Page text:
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October 2, 2013

The Ghetto

Tonight I attended the All Party Panel Discussion on cross-disability issues at the Bloomfield Centre. Three candidates spoke.

I quickly grew tired of Mr. Estey's (NDP) somewhat self-promotional lecturing on the UN Convention on Persons with Disabilities. I invite him to use this space to explain how Nova Scotians stand to benefit from a treaty which the federal government signed and ratified, but has no intention of implementing. I've written about how the feds are coming up on 2 years overdue on their first report. Nova Scotia is not a sovereign nation and did not sign the treaty. As far as I know there are no meaningful federal - provincial talks in the works. Harper has plenty of leverage to keep Nova Scotia from striking out on its own, so Estey is stuck with the kind of incrementalism people with disabilities find so frustrating.  "We'll get there".  "We have a framework".  The UN Convention is a distraction.

Both the PC and Liberal representatives relied heavily on personal narratives, as they have children with disabilities (as does Estey).  Estey had the good sense to leave his child out of it, but the others were patronizing with their "I know your pain".

The PC guy was a prisoner of his ideology - the mantra of lower taxes and more jobs wears thin when viewed from a wheelchair. Job interviews are upstairs, my good man. No, there is no elevator.

The Liberals have an actual plank in their platform:
  • Create a more accessible Nova Scotia for persons with disabilities by appointing an Accessibility Advisory Committee with a mandate and strict timeline to develop accessibility legislation for Nova Scotia.
But Kelly Regan did an indifferent job of articulating that.  She should have had the audience eating from her hand.

Towards the end of the second hour, the word "ghetto" flashed through my mind, then stuck. It occurred to me that "disability" is a term used to mean that conventional services have reached some limit and that the subject individual has become something different.  When systems get overtaxed, you get "disabled",  None of the three candidates seemed to grasp that.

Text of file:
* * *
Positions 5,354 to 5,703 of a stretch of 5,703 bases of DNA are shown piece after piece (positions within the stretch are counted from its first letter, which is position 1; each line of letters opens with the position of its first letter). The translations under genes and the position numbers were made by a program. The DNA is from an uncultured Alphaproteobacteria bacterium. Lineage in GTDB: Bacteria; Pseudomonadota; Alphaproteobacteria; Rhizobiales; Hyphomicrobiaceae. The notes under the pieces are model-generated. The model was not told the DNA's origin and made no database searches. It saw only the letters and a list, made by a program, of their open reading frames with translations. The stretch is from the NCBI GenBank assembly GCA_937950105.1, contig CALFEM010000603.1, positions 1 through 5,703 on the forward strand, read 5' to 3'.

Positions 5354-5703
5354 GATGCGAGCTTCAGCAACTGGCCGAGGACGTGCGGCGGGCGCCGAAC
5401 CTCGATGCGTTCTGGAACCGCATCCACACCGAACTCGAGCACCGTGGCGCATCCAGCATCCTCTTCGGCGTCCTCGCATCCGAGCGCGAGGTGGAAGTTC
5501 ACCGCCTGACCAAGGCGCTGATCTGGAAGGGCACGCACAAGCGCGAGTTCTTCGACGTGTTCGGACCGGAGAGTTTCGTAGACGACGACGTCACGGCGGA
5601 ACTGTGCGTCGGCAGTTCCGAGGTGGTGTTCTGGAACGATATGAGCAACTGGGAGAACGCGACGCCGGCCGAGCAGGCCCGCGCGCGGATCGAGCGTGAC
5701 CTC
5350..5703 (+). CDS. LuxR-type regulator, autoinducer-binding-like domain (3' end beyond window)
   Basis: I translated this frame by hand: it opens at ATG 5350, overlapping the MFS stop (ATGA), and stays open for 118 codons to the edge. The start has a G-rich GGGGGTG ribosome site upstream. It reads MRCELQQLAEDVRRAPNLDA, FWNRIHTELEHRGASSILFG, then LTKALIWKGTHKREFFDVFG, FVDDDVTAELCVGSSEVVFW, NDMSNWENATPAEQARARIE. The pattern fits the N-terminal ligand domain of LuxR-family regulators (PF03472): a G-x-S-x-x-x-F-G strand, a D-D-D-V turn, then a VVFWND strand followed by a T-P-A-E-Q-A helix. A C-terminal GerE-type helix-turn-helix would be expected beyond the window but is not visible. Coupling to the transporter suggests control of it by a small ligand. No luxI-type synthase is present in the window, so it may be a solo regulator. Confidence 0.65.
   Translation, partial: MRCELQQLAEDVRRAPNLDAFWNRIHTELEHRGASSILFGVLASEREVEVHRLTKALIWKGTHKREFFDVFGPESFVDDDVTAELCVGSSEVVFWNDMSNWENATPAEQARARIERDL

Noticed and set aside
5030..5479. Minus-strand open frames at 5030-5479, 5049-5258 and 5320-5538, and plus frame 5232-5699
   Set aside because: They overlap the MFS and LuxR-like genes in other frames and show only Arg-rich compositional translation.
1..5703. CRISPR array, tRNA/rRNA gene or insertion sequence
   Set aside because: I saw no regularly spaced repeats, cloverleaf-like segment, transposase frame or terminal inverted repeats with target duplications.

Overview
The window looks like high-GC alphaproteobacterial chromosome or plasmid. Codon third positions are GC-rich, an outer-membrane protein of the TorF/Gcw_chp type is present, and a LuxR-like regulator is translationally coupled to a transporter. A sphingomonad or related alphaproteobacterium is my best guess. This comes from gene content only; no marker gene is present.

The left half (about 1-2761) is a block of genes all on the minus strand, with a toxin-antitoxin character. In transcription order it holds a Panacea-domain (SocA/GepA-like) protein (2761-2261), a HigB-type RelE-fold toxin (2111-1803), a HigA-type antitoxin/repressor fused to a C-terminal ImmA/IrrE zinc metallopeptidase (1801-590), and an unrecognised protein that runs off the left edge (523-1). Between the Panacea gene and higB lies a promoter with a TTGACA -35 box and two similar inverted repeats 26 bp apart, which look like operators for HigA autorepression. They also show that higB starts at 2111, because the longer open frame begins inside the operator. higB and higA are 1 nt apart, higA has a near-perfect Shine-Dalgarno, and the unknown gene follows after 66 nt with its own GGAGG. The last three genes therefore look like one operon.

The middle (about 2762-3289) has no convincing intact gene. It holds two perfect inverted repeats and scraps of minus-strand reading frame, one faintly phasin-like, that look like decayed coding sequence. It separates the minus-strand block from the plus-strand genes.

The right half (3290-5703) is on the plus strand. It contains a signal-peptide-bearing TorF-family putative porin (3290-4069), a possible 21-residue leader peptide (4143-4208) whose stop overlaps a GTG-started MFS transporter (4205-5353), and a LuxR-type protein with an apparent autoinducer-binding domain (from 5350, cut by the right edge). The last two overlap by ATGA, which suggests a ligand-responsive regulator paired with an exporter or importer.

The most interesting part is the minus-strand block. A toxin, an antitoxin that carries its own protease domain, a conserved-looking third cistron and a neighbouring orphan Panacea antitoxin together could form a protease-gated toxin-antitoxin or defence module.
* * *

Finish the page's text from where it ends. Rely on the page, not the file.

So educators, when education gets difficult, classify kids as "intellectually disabled".  The medical establishment, which will buy you a new hip, even two, won't buy you a wheelchair if they can't cure you.  You're disabled!

The welfare bureaucrats will keep you from starving, but mask their shortcomings by erecting a thousand barriers to normal life. No, you can't hold any job if you receive disability supports. No, you can't get educated.  You're disabled!

When the bus stop is poorly designed or far away, you get the vastly inferior Access-a-Bus.  Real people never ride this system (especially not the people in charge), so they don't know what an indignity it is.  You're disabled!

What the people in tonight's audience share is not some independently verifiable thing called "disability", but exhaustion of conventional support.  They exceed the ability of social systems to cope.  They are trapped in a virtual ghetto and have little in common with their neighbors.  No wonder it's so hard to get out.  They represent society's failures, not their own. They are isolated, stigmatized and marginalized.

No, the way to climb out of the ghetto is by asserting every person's individuality.  As a person, not a disabled person, one becomes equally entitled to a job, an education, recreation, personal safety and the benefits of good government.  The UN Convention says the right things, but it isn't the law of Canada.  A Nova Scotians with Disabilities Act must be enacted.  As a person with rights you can make demands without fear of becoming an alien in your own land.

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